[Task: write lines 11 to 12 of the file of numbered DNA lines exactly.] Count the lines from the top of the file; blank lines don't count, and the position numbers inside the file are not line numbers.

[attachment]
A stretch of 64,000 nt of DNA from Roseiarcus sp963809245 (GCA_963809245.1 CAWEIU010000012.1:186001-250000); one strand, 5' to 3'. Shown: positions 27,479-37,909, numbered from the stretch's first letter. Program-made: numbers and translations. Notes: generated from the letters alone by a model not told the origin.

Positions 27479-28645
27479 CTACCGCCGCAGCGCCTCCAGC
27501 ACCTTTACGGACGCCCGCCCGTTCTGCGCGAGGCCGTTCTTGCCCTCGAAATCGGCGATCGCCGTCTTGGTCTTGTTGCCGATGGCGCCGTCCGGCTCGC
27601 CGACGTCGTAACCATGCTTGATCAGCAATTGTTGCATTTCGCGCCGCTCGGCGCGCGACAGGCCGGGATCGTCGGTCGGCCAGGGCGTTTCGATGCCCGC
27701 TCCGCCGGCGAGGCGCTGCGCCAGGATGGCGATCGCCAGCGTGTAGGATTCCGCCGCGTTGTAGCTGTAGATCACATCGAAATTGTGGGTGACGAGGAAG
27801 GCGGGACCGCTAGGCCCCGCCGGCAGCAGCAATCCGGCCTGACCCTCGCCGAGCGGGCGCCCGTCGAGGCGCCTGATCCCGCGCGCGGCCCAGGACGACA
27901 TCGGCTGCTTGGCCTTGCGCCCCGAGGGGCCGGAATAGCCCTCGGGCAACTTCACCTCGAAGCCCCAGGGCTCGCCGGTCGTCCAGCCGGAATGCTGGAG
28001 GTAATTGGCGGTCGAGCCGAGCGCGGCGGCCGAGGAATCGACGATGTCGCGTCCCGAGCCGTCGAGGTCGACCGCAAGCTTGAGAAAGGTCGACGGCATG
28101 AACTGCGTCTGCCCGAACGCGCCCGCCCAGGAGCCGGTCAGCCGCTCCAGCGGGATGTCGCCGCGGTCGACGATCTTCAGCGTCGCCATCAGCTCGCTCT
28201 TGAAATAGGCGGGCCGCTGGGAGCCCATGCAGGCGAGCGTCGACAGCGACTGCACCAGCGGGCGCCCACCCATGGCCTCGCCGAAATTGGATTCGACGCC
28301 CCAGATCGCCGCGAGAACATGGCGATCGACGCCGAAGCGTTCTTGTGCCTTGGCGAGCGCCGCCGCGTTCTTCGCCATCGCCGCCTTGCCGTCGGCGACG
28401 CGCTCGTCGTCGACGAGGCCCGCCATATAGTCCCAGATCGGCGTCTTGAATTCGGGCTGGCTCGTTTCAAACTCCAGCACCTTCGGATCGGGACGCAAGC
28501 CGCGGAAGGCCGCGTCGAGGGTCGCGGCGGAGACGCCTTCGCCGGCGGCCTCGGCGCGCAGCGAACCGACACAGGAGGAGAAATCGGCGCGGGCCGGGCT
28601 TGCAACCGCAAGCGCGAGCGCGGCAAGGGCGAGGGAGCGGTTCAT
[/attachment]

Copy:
28201 TGAAATAGGCGGGCCGCTGGGAGCCCATGCAGGCGAGCGTCGACAGCGACTGCACCAGCGGGCGCCCACCCATGGCCTCGCCGAAATTGGATTCGACGCC
28301 CCAGATCGCCGCGAGAACATGGCGATCGACGCCGAAGCGTTCTTGTGCCTTGGCGAGCGCCGCCGCGTTCTTCGCCATCGCCGCCTTGCCGTCGGCGACG